First, the ScSZ powder was uniaxially pressed into a pellet and sintered at 1500°C for 5 h in air. An ScSZ disk with a diameter of 22 mm and a thickness of 0.2 mm was obtained. LSCF-GDC and GDC pastes were prepared by mixing the powders and an organic vehicle (a-terpinol, n-butyl acetate, and ethyl cellulose). The weight ratio of each powder to the organic vehicle was 60:40. The GDC buffer layer was formed using the GDC paste on the ScSZ disk via a screen printing technique followed by heat-treatment at 1200°C for 2 h in air. The LSCF-GDC layers were also screen-printed on the GDC buffer layer and were heat-treated at 1000°C for 2 h in air. The area of the electrode was 1 cm2. A current-collecting Pt layer containing 15 wt% YSZ was further formed on the LSCF-GDC electrodes via a screen printing method. Pt wire was used to make the reference electrode on the side of the ScSZ electrolyte disk.
The alumina tubes on both the top and bottom sides of the electrolyzer cell were sealed with Pyrex glass rings. The cell was then placed inside a furnace and heated at 850°C to allow for the sealing glass to be softened. 10% steam/Ar and 10% steam/H2 were supplied to the LSCF-GDC and Ni-YSZ cathodes, respectively. The water vapor partial pressure of the cathode gas mixture was determined by the temperature of the water bath inside the humidifier. On the other hand, the anode was supplied with air. The flow rates of 10% steam/Ar, 10% steam/H2, and air were 100 ml·min−1.
The current density-voltage curves were measured with a three probe method using electrochemical testing equipment (IM6e, Zahner, Germany). The three Pt wires from the anode, cathode, and reference electrodes were connected to the working, counter, and reference terminals of the testing equipment, respectively. Hydrogen production rate of the SOEC was calculated using Faraday’s law, assuming 100% current efficiency. The microstructure was monitored by field-emission scanning electron microscopy (FE-SEM, S-4300, Hitachi).

3. Results and Discussion

Figure 2 shows cross-sectional SEM images for the cathode-electrolyte interface of cell A (a) and cell B (b). The LSCF-GDC layers exhibited a porous microstructure, while the GDC buffer layer were sufficiently densified and adhered well to the ScSZ electrolyte. The thicknesses of the LSCF-GDC, Ni-YSZ, and GDC layers were estimated to be approximately 18, 25, and 10 μm, respectively. As can be seen in Fig. 2(a), the LSCF-GDC cathode had a homogeneous particle size distribution; the particle size of the LSCG-GDC cathode was approximately 0.5 to 1 mm.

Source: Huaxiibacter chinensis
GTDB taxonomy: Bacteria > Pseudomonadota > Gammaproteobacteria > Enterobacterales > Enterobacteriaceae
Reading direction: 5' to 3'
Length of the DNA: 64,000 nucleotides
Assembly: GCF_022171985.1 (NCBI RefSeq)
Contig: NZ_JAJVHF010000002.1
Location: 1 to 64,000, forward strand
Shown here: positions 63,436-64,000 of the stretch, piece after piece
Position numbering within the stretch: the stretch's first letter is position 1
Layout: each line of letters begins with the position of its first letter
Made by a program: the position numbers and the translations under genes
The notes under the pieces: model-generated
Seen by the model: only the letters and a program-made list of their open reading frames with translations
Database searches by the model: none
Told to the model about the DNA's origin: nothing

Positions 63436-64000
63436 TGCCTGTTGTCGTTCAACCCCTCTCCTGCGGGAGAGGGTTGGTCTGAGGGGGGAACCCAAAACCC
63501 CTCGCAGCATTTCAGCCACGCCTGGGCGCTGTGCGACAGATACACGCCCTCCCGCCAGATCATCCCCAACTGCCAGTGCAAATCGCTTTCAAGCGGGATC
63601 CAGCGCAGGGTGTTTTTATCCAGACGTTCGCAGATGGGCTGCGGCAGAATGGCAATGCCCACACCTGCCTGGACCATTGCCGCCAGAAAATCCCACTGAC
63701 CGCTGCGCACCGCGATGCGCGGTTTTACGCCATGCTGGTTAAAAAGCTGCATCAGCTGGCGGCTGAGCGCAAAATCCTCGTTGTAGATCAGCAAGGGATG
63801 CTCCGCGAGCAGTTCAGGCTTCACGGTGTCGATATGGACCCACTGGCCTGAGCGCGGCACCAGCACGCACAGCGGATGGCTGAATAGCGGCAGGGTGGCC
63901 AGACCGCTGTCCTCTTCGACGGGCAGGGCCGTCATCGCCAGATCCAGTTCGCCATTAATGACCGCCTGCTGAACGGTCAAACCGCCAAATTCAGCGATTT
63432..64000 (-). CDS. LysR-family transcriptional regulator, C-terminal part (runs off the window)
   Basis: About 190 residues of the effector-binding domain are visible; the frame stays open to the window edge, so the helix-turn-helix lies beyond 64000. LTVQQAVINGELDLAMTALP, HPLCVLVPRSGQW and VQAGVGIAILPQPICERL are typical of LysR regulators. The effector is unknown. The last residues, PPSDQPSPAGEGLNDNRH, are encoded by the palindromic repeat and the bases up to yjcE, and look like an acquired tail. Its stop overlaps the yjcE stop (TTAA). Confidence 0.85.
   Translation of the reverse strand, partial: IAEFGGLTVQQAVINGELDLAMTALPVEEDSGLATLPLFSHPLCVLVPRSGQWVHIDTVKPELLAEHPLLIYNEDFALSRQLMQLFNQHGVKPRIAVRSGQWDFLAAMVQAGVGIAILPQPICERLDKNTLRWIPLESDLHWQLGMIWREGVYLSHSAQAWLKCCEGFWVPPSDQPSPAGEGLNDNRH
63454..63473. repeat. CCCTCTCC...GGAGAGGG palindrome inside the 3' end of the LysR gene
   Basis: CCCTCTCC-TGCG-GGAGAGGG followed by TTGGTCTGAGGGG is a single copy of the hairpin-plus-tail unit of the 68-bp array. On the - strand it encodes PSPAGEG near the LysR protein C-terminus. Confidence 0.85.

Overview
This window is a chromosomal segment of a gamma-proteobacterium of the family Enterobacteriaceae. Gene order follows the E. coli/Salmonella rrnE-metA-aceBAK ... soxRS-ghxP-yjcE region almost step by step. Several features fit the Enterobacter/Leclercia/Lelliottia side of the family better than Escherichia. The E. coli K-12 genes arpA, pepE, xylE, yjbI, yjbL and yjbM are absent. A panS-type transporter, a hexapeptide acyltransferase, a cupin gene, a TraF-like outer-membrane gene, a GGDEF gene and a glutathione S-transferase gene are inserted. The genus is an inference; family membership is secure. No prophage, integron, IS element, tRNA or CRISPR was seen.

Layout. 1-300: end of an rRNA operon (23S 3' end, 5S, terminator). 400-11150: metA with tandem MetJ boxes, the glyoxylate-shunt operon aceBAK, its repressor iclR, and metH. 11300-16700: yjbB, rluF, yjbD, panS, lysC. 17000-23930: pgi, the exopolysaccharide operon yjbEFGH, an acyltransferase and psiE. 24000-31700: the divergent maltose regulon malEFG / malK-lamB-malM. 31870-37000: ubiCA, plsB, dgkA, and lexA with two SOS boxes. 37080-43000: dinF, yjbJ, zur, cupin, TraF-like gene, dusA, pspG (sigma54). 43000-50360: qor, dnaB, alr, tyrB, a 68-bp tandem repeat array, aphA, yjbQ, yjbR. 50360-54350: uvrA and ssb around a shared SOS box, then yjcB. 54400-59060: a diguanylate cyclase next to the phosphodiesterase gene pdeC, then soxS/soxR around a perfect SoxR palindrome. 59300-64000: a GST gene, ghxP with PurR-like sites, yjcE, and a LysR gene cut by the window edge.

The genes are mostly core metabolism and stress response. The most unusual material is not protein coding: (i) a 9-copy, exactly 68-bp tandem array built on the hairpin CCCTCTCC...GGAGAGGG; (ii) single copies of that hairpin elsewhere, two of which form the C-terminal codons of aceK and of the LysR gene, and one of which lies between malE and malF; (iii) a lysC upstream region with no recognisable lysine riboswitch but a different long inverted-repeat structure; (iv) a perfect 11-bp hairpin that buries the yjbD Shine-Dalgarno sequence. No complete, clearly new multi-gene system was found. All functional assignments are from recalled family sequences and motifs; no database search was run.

On the other hand, the morphology of the NiO particles was found to be slightly irregular and their size was much larger than that of the LSCF-GDC cathode. This observed phenomenon might be associated with the heat-treatment temperature difference. The LSCF-GDC and NiO-YSZ layers were coated on the ScSZ electrolyte disk and subsequently heat-treated at 1000 and 1400ºC, respectively. In the case of the NiO-YSZ cathode, the heat-treatment at high temperature resulted in particle growth and agglomeration.
Current density-voltage curves of two electrolyzer cells (cell A and cell B) operated under SOEC mode at 750, 800, and 850°C are shown in Fig. 3. As is evident in Fig. 3, asymmetry in the current density-voltage curves appeared. In the SOFC mode, the voltage decreased almost linearly with increasing of the current density, while the current density-voltage characteristics in the SOEC mode seem to be more complicated than those in the SOFC mode. The slope of the current density-voltage curve is steep in the low current density range; it then becomes modest between −0.2 and −0.4 A/cm2, and again increases steeply with increasing of the current density. In addition, the low voltage at a given current density, i.e., the significantly superior steam electrolysis performance of cell A based on the LSCF-GDC cathode compared to cell B based on the Ni-YSZ cathode suggests that the LSCF cathode exhibits better catalytic activity for the reduction of steam into hydrogen.